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Colour kinetics and storage characteristics of carrot, pulse and rice by‐product based extrudates

Colour kinetics and storage characteristics of carrot, pulse and rice by‐product based extrudates Purpose – The utilisation of food waste/by‐products helps to increase produce recovery and enhances nutrition in low‐cost food without any appreciable increase in product cost. The storage behaviour of the product must be studied before commercialisation of the product. This paper aims to focus on this process. Design/methodology/approach – Extrudates (25 g) prepared under optimised conditions of proportion (rice flour, pulse powder and carrot pomace), moisture content, screw speed and die temperature, were sealed using a polythene sealing machine in LDPE bags and aluminium laminated LDPE bags. The bags were then stored for six months in an incubator at temperature of 38±2°C to evaluate the stability of the product. The extrudates were analysed for change in colour, hardness, moisture content and sensory characteristics. Findings – Zero‐ and first‐order models were fitted for prediction purposes. The minimum overall change in color Δ E value, minimum increase in moisture content and minimum increase in hardness was observed in aluminium laminated LDPE bags. The zero order model better predicted the variation of L *, b *, Δ E , moisture content and hardness during storage, whereas first order model was better fitted for the a * value. Originality/value – The carrot pomace has the potential to be used as a food ingredient that enhances the nutritional attributes of products along with a reduction in cost. Extruded products were successfully developed in the laboratory using carrot pomace as one of the ingredients. This study evaluates the kinetic changes during the storage of carrot pomace based extruded snacks. http://www.deepdyve.com/assets/images/DeepDyve-Logo-lg.png British Food Journal Emerald Publishing

Colour kinetics and storage characteristics of carrot, pulse and rice by‐product based extrudates

British Food Journal , Volume 114 (9): 18 – Aug 31, 2012

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Publisher
Emerald Publishing
Copyright
Copyright © 2012 Emerald Group Publishing Limited. All rights reserved.
ISSN
0007-070X
DOI
10.1108/00070701211258826
Publisher site
See Article on Publisher Site

Abstract

Purpose – The utilisation of food waste/by‐products helps to increase produce recovery and enhances nutrition in low‐cost food without any appreciable increase in product cost. The storage behaviour of the product must be studied before commercialisation of the product. This paper aims to focus on this process. Design/methodology/approach – Extrudates (25 g) prepared under optimised conditions of proportion (rice flour, pulse powder and carrot pomace), moisture content, screw speed and die temperature, were sealed using a polythene sealing machine in LDPE bags and aluminium laminated LDPE bags. The bags were then stored for six months in an incubator at temperature of 38±2°C to evaluate the stability of the product. The extrudates were analysed for change in colour, hardness, moisture content and sensory characteristics. Findings – Zero‐ and first‐order models were fitted for prediction purposes. The minimum overall change in color Δ E value, minimum increase in moisture content and minimum increase in hardness was observed in aluminium laminated LDPE bags. The zero order model better predicted the variation of L *, b *, Δ E , moisture content and hardness during storage, whereas first order model was better fitted for the a * value. Originality/value – The carrot pomace has the potential to be used as a food ingredient that enhances the nutritional attributes of products along with a reduction in cost. Extruded products were successfully developed in the laboratory using carrot pomace as one of the ingredients. This study evaluates the kinetic changes during the storage of carrot pomace based extruded snacks.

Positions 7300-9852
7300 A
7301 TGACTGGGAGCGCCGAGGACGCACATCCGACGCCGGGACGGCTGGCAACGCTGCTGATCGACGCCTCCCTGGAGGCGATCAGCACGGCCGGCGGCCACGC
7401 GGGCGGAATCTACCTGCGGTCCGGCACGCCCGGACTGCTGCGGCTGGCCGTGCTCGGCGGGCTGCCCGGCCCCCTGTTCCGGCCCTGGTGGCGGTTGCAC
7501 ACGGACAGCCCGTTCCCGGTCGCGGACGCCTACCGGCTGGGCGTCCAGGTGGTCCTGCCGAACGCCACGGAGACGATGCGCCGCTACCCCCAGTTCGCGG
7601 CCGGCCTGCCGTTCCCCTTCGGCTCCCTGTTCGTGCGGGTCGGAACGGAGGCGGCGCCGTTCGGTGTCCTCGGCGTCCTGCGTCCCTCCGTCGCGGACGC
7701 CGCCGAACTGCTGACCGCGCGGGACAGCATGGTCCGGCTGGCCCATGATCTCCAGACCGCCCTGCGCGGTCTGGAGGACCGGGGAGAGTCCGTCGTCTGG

Journal

British Food JournalEmerald Publishing

Published: Aug 31, 2012

Keywords: Carrot pomace; Extrudates; Storage characteristics; Colour kinetics; Food manufacturing processes; Food products; Processed foods; Vegetables

References